The Federal Government wants to improve Medicare compliance by instituting changes to the National Health Act and the Health Insurance Act that will allow Health Department auditors to match and share data across the Medicare Benefits Schedule, Pharmaceutical Benefits Scheme, Therapeutic Goods Administration and more.
The proposed Health Legislation Amendment (Data-matching) Bill 2019 has been designed to bolster the Department’s ability to analyse Medicare data to identify non-compliance, leaving it less reliant on tip-offs for detecting fraud and incorrect claiming.
Currently, section 135AA of the National Health Act 1953 and associated National Health (Privacy) Rules 2018 only permit matching of Medicare Benefits Schedule (MBS) and Pharmaceutical Benefits Scheme (PBS) data in narrow circumstances.
The Bill will broaden the auditing process by authorising matching of the following datasets:
- Medicare Benefits Schedule
- Pharmaceutical Benefits Schedule
- Therapeutic goods information
- Registration information from the Australian Health Practitioner Regulation Agency (AHPRA)
- Department of Veterans Affairs programs
- Information voluntarily provided by private health insurers
- any other information that can be lawfully provided to the Chief Executive Medicare, such as information about whether a person is in Australia at the time of claimed service
- held by the Chief Executive Medicare for the purposes of a Medicare program.
The Bill will not, however, allow the department to access My Health Record data.
The proposed legislation defines its scope as being “only Medicare compliance related purposes”, such as:
- detecting Medicare fraud
- detecting incorrect claiming
- detecting inappropriate practice by health providers.
According to the Bill’s consultation guide, released on 23 September 2019, the changes “focus only on improving the Department’s ability to match and share data for the purposes of identifying fraud and incorrect or inappropriate claiming”.
Detecting bad behaviour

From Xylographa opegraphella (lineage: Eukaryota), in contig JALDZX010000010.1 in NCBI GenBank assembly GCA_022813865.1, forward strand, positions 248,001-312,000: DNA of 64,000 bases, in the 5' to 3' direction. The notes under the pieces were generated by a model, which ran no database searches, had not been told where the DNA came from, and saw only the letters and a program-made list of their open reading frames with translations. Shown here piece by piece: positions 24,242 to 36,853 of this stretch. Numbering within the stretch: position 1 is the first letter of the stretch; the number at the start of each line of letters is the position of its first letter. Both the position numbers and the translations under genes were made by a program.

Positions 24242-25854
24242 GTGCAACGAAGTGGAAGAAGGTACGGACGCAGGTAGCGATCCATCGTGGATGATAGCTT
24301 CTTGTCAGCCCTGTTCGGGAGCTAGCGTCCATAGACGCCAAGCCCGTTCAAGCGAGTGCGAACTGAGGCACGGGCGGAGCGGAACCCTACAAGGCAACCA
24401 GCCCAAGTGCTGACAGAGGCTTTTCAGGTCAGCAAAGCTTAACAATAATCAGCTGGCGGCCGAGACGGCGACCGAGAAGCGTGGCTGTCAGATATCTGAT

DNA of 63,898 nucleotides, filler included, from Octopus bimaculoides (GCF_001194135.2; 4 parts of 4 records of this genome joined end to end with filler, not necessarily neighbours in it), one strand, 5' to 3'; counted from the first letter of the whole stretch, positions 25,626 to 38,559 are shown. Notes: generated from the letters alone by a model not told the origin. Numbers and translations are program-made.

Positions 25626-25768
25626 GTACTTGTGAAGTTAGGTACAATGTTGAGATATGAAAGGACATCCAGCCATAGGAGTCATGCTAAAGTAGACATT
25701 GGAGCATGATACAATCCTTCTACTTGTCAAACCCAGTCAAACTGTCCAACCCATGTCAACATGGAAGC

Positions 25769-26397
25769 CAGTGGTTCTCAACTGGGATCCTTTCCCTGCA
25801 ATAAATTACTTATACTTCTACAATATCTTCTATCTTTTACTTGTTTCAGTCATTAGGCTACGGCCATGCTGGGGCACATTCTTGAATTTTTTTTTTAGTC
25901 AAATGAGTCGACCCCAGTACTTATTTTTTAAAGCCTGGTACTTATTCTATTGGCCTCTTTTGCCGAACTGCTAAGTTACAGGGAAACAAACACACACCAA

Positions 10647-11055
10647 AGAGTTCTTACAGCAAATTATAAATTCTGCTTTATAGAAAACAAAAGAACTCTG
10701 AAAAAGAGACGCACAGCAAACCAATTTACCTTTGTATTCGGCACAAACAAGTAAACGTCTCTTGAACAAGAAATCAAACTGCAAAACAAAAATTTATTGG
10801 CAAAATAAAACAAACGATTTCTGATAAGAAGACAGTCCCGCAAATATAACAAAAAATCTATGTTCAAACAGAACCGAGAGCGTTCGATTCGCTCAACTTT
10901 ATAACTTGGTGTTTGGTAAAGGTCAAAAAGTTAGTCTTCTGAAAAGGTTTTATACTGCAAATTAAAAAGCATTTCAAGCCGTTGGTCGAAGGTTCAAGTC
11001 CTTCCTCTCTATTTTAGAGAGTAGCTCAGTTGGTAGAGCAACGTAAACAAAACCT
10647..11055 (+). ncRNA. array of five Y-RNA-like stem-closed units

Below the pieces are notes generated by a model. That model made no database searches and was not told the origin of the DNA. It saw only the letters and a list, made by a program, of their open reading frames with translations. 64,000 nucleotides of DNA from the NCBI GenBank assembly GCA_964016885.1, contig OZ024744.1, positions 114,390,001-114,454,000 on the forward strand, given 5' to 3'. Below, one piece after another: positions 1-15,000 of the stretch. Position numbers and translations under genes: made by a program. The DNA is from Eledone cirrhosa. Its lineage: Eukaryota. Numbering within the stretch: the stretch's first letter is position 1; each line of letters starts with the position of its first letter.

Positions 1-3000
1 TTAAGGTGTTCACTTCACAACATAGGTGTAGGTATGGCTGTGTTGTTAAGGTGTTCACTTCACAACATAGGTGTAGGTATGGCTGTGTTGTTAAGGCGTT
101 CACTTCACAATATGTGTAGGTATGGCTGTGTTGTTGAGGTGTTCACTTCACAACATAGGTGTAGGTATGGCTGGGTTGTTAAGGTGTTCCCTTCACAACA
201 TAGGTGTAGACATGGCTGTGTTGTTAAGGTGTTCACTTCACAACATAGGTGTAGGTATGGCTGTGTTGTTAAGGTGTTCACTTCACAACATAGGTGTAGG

The Bill enables the matching of specific data-sets with other prescribed Australian Government agencies in order to:
- identify whether a person may have engaged in Medicare fraud or incorrect claiming
- recover overpayments of benefits due to fraud or incorrect claiming under a Medicare program
- detect or investigate contraventions of a law in relation to Medicare
- detect or investigate whether a healthcare provider may have engaged in inappropriate practice
- analyse services and benefits
- educate healthcare providers about Medicare program requirements.
Data matching in action
- Matching MBS and TGA data will assist with identifying where health providers have claimed MBS benefits for medical devices which are not eligible for a Medicare rebate.
- Matching MBS data and DVA data will assist with the detection of instances when the same health service is billed to the MBS and DVA.
- AHPRA registration data will be matched with MBS or PBS data to assist with identifying where a practitioner may be practising or prescribing outside AHPRA restrictions or registration conditions.
- Information from private health insurers will be matched with MBS data to assist in identifying when services may be claimed incorrectly or inappropriately within private hospitals.
Addressing privacy issues
Prior to the consultation period start date the Bill underwent a comprehensive Privacy Impact Assessment by an external assessor. Where non-compliances were noted recommendations have been made to address and rectify issues to achieve compliance with the Privacy principles and the Department of Health has agreed to action the 12 recommendations made.
The ASO view
ASO President Dr Peter Sumich says the Society is supportive of the Bill.
“The Health Department and MBS Review have proposed significant investment in sophisticated data matching programmes which will make misuse of MBS items easily detectable,” Dr Sumich said.
“We strongly support this.”
Public consultation over the Bill closed on 11 October 2019. The Federal Government is currently considering submissions received.
- In 2018-19, the Australian Government spent $37.1 billion on Medicare and other health services funded by the Department of Veterans’ Affairs (DVA).
- Just one half of a percent of Medicare payments being fraudulently, incorrectly or inappropriately billed equals around $180 million of health benefits lost.
Source: Australian Government, Department of Health